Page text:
Prof Richard Brazier, University of Exeter, project partner and Chair of the River Otter Beaver Trial’s Science and Evidence Forum welcomed the public recognition:
“Undertaking research into the impacts of beavers is a challenging yet highly rewarding field of study, made all the more fascinating via the genuine partnership approach that Devon Wildlife Trust is leading and the huge interest in this keystone species shown by the general public.”
Dr Sam Bridgewater, Conservation Manager for Clinton Devon Estates, said:
“There was a lot of stiff competition. The award is testament to the hard work of all the partners involved. Clinton Devon Estates recognises that the beavers can have great benefits for wildlife and society and this award is affirmation that these benefits are being recognised nationally. We are very grateful to everyone who has voted for this project.”
Devon-based mammal expert and project partner Derek Gow said:
“I am over the moon that the Devon Beaver Trial has been given this recognition. I have worked with this magnificent species for 22 years. It is just brilliant that BBC Countryfile Magazine have recognised the importance of beavers in the presentation of this award.”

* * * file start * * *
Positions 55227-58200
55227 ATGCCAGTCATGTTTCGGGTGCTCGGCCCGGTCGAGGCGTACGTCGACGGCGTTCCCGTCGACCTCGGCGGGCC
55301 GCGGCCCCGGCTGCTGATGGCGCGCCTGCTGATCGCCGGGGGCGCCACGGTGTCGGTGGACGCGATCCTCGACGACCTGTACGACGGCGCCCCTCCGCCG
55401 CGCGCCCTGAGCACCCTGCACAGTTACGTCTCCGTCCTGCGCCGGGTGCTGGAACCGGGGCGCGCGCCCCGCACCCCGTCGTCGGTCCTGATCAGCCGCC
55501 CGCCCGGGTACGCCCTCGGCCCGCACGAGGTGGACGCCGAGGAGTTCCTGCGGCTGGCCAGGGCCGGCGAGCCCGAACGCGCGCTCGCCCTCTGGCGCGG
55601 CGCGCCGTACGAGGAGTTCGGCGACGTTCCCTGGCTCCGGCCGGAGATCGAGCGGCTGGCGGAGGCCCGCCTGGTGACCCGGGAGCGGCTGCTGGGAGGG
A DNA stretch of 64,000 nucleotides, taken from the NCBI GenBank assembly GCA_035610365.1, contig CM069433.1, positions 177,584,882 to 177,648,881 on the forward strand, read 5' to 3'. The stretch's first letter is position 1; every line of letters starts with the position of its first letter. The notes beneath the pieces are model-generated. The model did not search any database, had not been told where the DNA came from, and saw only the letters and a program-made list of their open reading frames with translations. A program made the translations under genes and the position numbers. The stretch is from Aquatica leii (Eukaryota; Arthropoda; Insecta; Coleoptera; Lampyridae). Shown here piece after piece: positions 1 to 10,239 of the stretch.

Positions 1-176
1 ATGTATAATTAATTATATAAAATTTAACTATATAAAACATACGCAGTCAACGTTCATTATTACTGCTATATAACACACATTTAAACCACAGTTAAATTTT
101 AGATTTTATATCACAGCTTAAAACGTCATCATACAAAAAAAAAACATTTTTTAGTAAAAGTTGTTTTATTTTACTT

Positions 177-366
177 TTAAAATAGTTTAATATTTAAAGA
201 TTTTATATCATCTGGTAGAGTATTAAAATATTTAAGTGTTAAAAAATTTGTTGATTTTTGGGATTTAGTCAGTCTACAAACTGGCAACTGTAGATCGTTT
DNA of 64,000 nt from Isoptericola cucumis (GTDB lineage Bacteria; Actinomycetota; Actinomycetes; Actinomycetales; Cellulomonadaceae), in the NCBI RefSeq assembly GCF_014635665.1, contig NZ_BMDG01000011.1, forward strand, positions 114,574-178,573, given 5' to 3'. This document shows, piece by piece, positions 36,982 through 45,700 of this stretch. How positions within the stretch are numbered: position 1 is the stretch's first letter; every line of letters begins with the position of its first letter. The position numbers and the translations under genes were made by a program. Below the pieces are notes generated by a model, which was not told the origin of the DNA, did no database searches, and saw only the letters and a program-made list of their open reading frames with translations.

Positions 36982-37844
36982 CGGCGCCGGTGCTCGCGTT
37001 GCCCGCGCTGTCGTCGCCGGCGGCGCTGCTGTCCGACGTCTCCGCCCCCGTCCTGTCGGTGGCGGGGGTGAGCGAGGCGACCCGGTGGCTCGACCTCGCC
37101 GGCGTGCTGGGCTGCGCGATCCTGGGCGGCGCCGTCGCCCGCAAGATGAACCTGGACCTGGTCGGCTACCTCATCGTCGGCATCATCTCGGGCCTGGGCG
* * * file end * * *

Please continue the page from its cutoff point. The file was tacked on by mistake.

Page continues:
Chairman of Natural England, Andrew Sells, said:
“I would like to add my congratulations to Devon Wildlife Trust for their work on this programme. Their careful planning and monitoring of England’s first wild population of beavers for 400 years continues to provide us with important evidence on any impacts which a potential reintroduction might have. This is an exciting time for conservation and their award success is a clear indication that many people are very supportive of this scheme.”
It is thought that around 20 beavers now live on the River Otter, which winds its way through 20 miles of East Devon countryside. Last year one breeding pair of the rodents established themselves on land owned by Clinton Devon Estates close to the village of Otterton. Throughout the summer the adults along with their five offspring, known as kits, were seen most evenings. The family drew hundreds of visitors to the area.
The River Otter Beaver Trial receives no government funding. People can learn more about its work, help, and give their support via www.devonwildlifetrust.org/make-a-donation
Steve Hussey, Devon Wildlife Trust.